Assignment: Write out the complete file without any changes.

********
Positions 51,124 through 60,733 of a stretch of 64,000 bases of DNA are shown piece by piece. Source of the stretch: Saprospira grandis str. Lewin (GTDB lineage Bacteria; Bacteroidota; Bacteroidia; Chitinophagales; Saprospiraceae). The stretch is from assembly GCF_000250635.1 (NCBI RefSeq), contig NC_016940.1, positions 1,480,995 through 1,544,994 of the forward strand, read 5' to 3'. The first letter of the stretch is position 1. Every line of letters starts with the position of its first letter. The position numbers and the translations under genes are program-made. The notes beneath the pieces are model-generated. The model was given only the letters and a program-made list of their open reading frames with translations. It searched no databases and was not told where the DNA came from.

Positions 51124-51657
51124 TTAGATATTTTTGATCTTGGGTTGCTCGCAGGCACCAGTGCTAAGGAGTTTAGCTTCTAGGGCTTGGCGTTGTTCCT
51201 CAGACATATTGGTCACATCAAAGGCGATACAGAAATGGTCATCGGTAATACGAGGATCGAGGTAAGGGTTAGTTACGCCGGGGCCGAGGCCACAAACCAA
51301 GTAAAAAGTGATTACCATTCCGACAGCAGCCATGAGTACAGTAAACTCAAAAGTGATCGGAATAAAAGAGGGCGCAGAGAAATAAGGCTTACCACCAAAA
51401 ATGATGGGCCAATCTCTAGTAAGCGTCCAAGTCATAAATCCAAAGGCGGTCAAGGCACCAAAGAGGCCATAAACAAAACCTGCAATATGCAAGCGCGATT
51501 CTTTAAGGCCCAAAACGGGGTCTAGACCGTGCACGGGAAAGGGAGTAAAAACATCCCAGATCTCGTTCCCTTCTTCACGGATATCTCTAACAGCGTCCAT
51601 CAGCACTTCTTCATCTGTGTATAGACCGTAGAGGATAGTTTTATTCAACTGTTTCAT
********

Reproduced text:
Positions 51,124 through 60,733 of a stretch of 64,000 bases of DNA are shown piece by piece. Source of the stretch: Saprospira grandis str. Lewin (GTDB lineage Bacteria; Bacteroidota; Bacteroidia; Chitinophagales; Saprospiraceae). The stretch is from assembly GCF_000250635.1 (NCBI RefSeq), contig NC_016940.1, positions 1,480,995 through 1,544,994 of the forward strand, read 5' to 3'. The first letter of the stretch is position 1. Every line of letters starts with the position of its first letter. The position numbers and the translations under genes are program-made. The notes beneath the pieces are model-generated. The model was given only the letters and a program-made list of their open reading frames with translations. It searched no databases and was not told where the DNA came from.

Positions 51124-51657
51124 TTAGATATTTTTGATCTTGGGTTGCTCGCAGGCACCAGTGCTAAGGAGTTTAGCTTCTAGGGCTTGGCGTTGTTCCT
51201 CAGACATATTGGTCACATCAAAGGCGATACAGAAATGGTCATCGGTAATACGAGGATCGAGGTAAGGGTTAGTTACGCCGGGGCCGAGGCCACAAACCAA
51301 GTAAAAAGTGATTACCATTCCGACAGCAGCCATGAGTACAGTAAACTCAAAAGTGATCGGAATAAAAGAGGGCGCAGAGAAATAAGGCTTACCACCAAAA
51401 ATGATGGGCCAATCTCTAGTAAGCGTCCAAGTCATAAATCCAAAGGCGGTCAAGGCACCAAAGAGGCCATAAACAAAACCTGCAATATGCAAGCGCGATT
51501 CTTTAAGGCCCAAAACGGGGTCTAGACCGTGCACGGGAAAGGGAGTAAAAACATCCCAGATCTCGTTCCCTTCTTCACGGATATCTCTAACAGCGTCCAT
51601 CAGCACTTCTTCATCTGTGTATAGACCGTAGAGGATAGTTTTATTCAACTGTTTCAT